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The Birth of Monotheism The Rise and Disappearance of Yahwism by Andre Lemaire

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Published by Biblical Archaeology Society .
Written in English

Subjects:

  • Biblical Studies - History & Culture,
  • Biblical Studies - New Testament,
  • Religious,
  • Religion,
  • Biblical teaching,
  • God,
  • God (Judaism),
  • History of doctrines,
  • Monotheism

Book details:

Edition Notes

ContributionsJack Meinhardt (Editor)
The Physical Object
FormatHardcover
Number of Pages160
ID Numbers
Open LibraryOL8678854M
ISBN 101880317990
ISBN 109781880317990

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Klinghoffer affectionately follows and parses the key biblical events that transpired during the sluggishly lengthy, trial-and-tribulation filled life of the Mesopotamian expatriate Abraham, sire of all the monotheistic traditions that still factor as the kernel of faith for billions of the Earth's dustiform children. One can only marvel at the ironclad strength immanent in the patience of the /5.   Free Online Library: The birth of monotheism; the rise and disappearance of Yahwism.(Brief article, Book review) by "Reference & Research Book News"; Publishing industry Library and information science Books Book reviews. Printer Friendly. 34,, articles and books.   —Rabbi Joseph Telushkin, author of Jewish Literacy and The Book of Jewish Values “Fruitful Worthy of shelf space next to Sigmund Freud’s Moses and Monotheism.” —Kirkus Reviews “Exhilarating Stories that are not only beautiful but edifying.” —Noah Millman, Commentary/5(12). This chapter describes how the success of the Northern Kingdom of Israel was ruined by the Assyrians, an empire based in northern Mesopotamia. It discusses Hosea's picture of the Israeli people and Hosea's images of God as an Assyrian-like monarch punishing a disobedient people. It illustrates how Hosea's Israel did not : David M. Carr.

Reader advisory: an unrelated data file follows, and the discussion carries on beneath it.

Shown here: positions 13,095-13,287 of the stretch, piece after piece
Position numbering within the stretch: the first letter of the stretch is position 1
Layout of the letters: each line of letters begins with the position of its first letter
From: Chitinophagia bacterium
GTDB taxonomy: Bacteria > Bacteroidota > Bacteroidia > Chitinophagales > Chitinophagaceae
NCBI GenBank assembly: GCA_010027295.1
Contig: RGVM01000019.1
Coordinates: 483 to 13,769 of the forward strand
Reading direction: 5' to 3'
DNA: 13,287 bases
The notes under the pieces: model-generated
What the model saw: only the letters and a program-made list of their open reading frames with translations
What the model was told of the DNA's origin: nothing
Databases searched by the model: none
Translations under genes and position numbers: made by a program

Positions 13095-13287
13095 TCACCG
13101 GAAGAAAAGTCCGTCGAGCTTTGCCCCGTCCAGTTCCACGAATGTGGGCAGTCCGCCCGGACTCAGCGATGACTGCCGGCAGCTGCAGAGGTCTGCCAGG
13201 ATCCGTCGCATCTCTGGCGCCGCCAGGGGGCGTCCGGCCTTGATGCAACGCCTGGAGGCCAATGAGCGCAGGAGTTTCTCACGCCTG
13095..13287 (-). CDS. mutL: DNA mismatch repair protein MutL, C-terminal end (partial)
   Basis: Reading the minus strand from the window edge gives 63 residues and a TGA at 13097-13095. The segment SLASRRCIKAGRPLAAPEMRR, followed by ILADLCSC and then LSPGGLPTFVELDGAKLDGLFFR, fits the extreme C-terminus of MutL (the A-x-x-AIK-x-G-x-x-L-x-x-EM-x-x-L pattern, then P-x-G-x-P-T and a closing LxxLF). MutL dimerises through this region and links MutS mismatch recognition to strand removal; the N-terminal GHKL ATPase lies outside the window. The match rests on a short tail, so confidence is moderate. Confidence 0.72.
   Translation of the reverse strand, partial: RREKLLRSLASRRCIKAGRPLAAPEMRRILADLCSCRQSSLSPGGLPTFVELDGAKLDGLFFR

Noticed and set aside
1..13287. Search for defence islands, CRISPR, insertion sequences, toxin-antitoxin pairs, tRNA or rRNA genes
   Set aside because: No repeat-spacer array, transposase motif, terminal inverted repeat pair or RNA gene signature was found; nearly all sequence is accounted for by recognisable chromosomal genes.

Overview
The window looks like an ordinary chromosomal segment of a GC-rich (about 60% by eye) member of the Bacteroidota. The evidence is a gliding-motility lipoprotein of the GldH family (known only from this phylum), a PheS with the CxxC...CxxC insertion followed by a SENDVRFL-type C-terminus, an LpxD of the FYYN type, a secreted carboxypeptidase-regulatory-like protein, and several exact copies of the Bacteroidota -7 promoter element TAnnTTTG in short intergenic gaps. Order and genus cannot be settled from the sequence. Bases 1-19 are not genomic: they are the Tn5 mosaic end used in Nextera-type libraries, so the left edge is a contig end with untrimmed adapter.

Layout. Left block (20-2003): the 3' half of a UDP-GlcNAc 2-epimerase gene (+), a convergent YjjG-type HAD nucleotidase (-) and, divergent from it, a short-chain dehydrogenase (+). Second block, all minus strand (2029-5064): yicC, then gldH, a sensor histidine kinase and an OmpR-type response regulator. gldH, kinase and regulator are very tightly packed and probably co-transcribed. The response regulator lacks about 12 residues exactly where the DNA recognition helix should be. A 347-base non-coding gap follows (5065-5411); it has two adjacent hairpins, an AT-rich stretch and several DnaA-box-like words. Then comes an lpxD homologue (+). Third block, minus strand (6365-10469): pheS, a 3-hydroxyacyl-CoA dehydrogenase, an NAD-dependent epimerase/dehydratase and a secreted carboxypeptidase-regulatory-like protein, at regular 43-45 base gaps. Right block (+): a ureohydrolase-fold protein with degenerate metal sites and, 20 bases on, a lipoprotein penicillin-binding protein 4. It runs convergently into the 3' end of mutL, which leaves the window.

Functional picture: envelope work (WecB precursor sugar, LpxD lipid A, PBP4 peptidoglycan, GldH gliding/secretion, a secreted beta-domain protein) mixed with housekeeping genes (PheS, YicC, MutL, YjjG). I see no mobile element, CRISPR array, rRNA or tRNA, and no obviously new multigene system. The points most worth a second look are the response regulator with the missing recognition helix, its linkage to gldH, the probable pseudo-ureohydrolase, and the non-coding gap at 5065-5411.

National Monolatry and Monotheism ( - BCE) According to Hebrew history narrated in Exodus, the second book of the Torah, the Hebrews became a nation and adopted a national god on the slopes of Mount Sinai in southern Arabia. While we know nothing whatsoever of Hebrew life in Egypt, the flight from Egypt is described in Hebrew history. The Discovery of God chronicles Abraham's life from his birth in Mesopotamia through his travels as preacher and missionary throughout the Middle East. Many of the primary sites of Abraham's life and career still exist, and Klinghoffer describes what they were like in . The Birth of Monotheism Zeigt es sich so, dass die Religion Israels auch in der Gottesidee selbst dem Wandel unterworfen war, so kann das nur dem befremdlich order anstössig erscheinen, der an den Fortschritt menschlichen Denken nicht glaubt. Buy The Discovery of God: Abraham and the Birth of Monotheism Reprint by Klinghoffer, David (ISBN: ) from Amazon's Book Store. Everyday low prices and free delivery on eligible s: 3.

Get this from a library! The discovery of God: Abraham and the birth of monotheism. [David Klinghoffer] -- Fifty-three percent of the world's population practices Judaism, Christianity, and Islam, religions that all trace their lineage to the towering, quasi-mythological figure of Abraham. In this. Books shelved as monotheism: The Evolution of God by Robert Wright, A History of God: The 4,Year Quest of Judaism, Christianity, and Islam by Karen A. Mithraism, also known as the Mithraic mysteries, was a Roman mystery religion centered on the god religion was inspired by Iranian worship of the Zoroastrian Angelic Divinity Mithra, though the Greek Mithras was linked to a new and distinctive imagery, and the level of continuity between Persian and Greco-Roman practice is debated. The mysteries were popular among the Roman.   In this period as well falls the birth year attested by Jewish oral tradition: b.c. If tradition is right, then the originator of monotheism was born as the heir to a culture that originated civilization in general. Mesopotamia comprised the lands of Sumer, in the south, and Akkad, in the :